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Does advocacy make a difference for those suffering from multiple system atrophy? You bet it does and the more people that participate the better.

When you suffer from a rare, little known disease like multiple system atrophy it is easy to feel isolated and alone. Often it can take years for a proper diagnosis and to get a name for the disease that caused so many problems. Under such circumstances it is easy to think only you, family, and friends are the only people in the world who know or care. How can so few people make a difference, you might wonder.

Well, first of all, its important to know you are not alone and there are resources available to connect with other affected by multiple system atrophy. Secondly, its important to know that even a small group of people can make a difference.

Just last month, The MSA Coalition®, a few other advocacy group leaders, two caring physicians, and about a dozen patients suffering from neurogenic orthostatic hypotension (neurogenic OH) made a big impact on an important decision by the FDA. On January 14 the FDA Cardiovascular and Renal Advisory Committee held an open public hearing to make a recommendation for or against approval of droxidopa, a new treatment for neurogenic OH. Neurogenic OH affects about 80% of all multiple system atrophy patients; but, there was only one FDA approved drug to treat it and many patients don’t benefit from it for various reasons. At the end of the hearing the committee voted and recommended approval, 16-1. During the committee comments after the vote, members made it very clear that the patient testimony played an important role in their vote. Thanks to advocacy by a small group of patients the 80% of MSA patients currently suffering from neurogenic OH will soon have a new treatment choice.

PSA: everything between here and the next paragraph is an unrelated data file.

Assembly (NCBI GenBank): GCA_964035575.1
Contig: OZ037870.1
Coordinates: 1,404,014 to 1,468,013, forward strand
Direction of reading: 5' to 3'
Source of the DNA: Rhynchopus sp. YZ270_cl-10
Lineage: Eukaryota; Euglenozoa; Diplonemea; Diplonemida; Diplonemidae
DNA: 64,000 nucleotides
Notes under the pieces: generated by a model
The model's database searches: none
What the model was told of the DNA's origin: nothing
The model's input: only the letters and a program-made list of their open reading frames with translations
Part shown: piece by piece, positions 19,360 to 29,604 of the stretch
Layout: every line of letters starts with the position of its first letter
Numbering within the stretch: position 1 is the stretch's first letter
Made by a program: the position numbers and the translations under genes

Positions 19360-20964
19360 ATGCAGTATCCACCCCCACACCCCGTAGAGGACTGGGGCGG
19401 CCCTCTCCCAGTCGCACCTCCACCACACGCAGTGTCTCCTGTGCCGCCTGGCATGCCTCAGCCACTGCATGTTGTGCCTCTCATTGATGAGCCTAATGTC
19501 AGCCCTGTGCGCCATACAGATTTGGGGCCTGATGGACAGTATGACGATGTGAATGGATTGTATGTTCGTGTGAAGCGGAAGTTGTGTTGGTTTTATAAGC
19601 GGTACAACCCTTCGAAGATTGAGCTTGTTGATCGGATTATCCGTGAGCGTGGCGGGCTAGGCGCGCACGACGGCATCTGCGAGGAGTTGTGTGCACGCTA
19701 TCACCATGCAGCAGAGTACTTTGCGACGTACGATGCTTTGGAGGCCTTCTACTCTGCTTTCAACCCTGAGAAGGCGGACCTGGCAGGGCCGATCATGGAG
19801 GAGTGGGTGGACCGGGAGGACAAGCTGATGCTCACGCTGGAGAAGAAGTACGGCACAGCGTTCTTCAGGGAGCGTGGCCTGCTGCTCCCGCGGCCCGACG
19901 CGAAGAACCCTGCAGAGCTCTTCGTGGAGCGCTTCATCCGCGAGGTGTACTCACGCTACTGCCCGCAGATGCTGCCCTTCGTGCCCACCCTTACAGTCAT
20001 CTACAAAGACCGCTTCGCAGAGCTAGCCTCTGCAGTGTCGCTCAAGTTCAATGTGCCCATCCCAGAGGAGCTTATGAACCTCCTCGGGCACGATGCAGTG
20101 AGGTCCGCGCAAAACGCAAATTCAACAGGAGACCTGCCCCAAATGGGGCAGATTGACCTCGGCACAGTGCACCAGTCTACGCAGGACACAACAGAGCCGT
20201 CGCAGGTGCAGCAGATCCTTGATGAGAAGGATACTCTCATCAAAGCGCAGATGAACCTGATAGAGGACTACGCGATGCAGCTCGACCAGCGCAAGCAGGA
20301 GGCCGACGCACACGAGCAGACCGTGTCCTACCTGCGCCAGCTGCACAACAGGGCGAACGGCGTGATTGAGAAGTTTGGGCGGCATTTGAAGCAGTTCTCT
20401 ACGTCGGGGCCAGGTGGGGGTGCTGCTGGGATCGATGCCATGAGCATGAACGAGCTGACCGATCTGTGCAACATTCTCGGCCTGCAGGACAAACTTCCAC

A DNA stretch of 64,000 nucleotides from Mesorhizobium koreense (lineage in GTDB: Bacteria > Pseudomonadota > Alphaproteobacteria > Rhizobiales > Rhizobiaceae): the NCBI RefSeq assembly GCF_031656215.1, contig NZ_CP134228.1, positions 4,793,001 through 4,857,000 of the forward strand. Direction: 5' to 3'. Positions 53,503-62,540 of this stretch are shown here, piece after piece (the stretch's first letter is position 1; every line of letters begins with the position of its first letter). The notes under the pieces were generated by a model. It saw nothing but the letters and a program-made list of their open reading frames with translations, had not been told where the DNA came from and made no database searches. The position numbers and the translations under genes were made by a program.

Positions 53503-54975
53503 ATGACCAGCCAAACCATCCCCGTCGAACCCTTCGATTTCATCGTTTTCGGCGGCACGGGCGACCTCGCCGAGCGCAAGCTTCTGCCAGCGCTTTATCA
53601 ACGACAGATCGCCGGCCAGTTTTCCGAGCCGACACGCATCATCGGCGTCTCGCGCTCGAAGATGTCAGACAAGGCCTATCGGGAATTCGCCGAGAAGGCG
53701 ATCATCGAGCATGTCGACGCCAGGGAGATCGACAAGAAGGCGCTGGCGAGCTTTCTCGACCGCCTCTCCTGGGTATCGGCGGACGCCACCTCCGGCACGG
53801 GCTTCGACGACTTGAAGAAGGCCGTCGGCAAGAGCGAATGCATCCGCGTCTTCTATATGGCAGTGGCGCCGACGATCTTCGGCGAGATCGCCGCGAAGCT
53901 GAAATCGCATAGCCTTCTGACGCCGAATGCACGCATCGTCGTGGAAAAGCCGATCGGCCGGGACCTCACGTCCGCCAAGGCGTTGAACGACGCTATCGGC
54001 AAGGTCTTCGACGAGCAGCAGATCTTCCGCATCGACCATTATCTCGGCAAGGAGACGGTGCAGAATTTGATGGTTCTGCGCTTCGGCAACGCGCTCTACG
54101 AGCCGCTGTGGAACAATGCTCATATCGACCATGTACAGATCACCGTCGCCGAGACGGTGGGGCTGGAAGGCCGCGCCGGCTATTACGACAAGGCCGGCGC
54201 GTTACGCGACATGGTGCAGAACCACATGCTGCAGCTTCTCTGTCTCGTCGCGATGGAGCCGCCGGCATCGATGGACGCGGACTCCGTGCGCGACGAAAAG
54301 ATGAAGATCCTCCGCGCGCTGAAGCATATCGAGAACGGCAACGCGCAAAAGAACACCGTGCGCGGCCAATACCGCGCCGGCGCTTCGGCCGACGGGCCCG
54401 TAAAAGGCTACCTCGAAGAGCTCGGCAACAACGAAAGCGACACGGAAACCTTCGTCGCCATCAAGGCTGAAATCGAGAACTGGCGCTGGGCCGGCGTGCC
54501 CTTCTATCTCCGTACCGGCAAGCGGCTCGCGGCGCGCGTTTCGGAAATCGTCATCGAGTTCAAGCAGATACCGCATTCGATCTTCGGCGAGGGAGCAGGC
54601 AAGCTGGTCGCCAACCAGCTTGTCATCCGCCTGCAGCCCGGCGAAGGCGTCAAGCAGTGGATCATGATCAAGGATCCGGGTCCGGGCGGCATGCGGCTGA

As we approach the beginning of Multiple System Atrophy Awareness Month this March there will be a number of opportunities to get involved. Whether it is as simple as “liking” or “sharing” a post on Facebook, writing a letter to Congress, or hosting your own MSA Awareness event, do your best to get involved. A very small group of 18 people made a big difference on January 14. Imagine what several thousand MSA advocates could accomplish if we unite as one loud voice!